The Great Depression is the worst economic depression in the history of the United States. While many believe that Black Tuesday or the Stock Market Crash of October 29, 1929 is the major cause of the depression, these two events are not one and the same. While the crash had a major role in what happened to the US economy from 1929 to the 30s, the stock market crash was just the beginning.
The Great Depression Timeline
- 1929 Stock Market Crash
- 1930 Smoot-Hawley Tariff
- Dust Bowl
- 1930s Bank Failures
- Reduction of Purchases
- 1933 The New Deal
As the stock market plummeted, people tried to sell their stocks as fast as possible. Unfortunately, no one wanted to buy these stocks. Many Americans lost their investments. The stock market crash caused a panic across the board. Another panic followed when banks that had invested their clients’ money in the stock market lost all their investments and were forced to close down. Records show that around 9, 000 banks closed while the surviving ones protected their own assets by not allowing people to loan from them. Historians and economists alike say that the instability of surviving banks that were incapable of loaning money to their clients made things worst for the economy.
Businesses suffered as well after losing a large amount of their capital in their respective banks. Other businesses lost their savings in the market crash. Many businesses across the board had to cut back in their expenditures and as a result, millions of Americans were out of work and many had no other choice but to move from place to place in search for greener pasture. Some rode the trails looking for work in towns they passed by but whenever a job opening was available, thousands lined up for that one job. At a certain point, life became more difficult and many had no means of supporting themselves. Some even had to live in shantytowns that later gained the nickname Hoovervilles.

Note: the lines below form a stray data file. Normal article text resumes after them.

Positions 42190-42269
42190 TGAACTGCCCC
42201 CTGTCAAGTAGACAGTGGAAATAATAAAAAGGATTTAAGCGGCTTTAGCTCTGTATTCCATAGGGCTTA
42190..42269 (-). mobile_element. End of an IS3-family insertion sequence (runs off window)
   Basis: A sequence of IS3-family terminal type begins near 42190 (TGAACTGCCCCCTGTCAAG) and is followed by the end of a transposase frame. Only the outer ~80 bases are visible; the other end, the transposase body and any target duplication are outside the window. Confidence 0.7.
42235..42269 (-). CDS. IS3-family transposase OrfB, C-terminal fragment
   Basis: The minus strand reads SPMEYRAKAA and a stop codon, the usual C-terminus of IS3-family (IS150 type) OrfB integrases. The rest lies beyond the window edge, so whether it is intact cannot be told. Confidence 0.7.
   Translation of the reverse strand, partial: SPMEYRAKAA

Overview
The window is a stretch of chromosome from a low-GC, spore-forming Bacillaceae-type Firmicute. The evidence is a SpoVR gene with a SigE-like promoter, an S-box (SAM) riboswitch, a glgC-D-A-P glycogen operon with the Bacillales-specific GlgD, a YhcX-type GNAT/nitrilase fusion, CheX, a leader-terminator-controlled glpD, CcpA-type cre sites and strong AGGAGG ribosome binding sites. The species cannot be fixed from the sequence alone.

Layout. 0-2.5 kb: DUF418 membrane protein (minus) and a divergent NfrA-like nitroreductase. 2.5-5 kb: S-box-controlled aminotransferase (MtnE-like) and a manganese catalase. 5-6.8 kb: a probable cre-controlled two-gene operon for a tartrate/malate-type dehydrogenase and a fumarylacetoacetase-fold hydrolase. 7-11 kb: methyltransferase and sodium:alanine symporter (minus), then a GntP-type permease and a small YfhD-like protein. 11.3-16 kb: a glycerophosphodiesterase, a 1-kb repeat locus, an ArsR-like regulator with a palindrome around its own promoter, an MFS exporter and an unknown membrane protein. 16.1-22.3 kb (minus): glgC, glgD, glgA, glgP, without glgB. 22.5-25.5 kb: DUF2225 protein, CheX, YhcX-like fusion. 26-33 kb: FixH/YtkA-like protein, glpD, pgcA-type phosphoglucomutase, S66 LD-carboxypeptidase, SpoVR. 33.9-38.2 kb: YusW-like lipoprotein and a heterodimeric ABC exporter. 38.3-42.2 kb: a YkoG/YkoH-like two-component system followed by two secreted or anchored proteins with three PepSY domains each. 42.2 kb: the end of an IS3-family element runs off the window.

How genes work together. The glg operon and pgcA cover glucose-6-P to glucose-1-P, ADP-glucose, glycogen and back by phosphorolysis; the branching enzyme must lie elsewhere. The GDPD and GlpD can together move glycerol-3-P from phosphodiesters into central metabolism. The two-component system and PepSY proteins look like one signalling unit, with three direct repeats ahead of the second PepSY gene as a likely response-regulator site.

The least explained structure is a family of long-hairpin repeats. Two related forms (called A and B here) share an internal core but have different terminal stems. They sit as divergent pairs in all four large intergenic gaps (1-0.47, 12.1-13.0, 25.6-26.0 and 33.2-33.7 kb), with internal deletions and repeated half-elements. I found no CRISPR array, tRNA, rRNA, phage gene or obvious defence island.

Although farmers usually did not get affected by previous financial crises, in the year 1930, the Great Plains suffered from a drought and dust storms swept the area. The area affected was later referred to as The Dust Bowl. Crops could not be grown resulting not only to hungry farming families but to food scarcity as well. At this point, small-scale farmers suffered. They had to borrow money to be able to plant their crops but because of the drought, nothing could be grown. These farmers could no longer pay their debts and were left homeless and without employment. While The Dust Bowl did not cause the depression in a direct manner, the drought that hit the Mississippi Valley made life harder for many American farmers and their families.
On that same year, while millions rode the trails from one town to the next in search for work opportunities, the US government tried to abate the crisis by creating the Smoot-Hawley Tariff. Designed to look after American companies by charging high taxes for imports, the tariff caused more harm than good. There was less trade because of the tariff and this made the economic standstill more unbearable.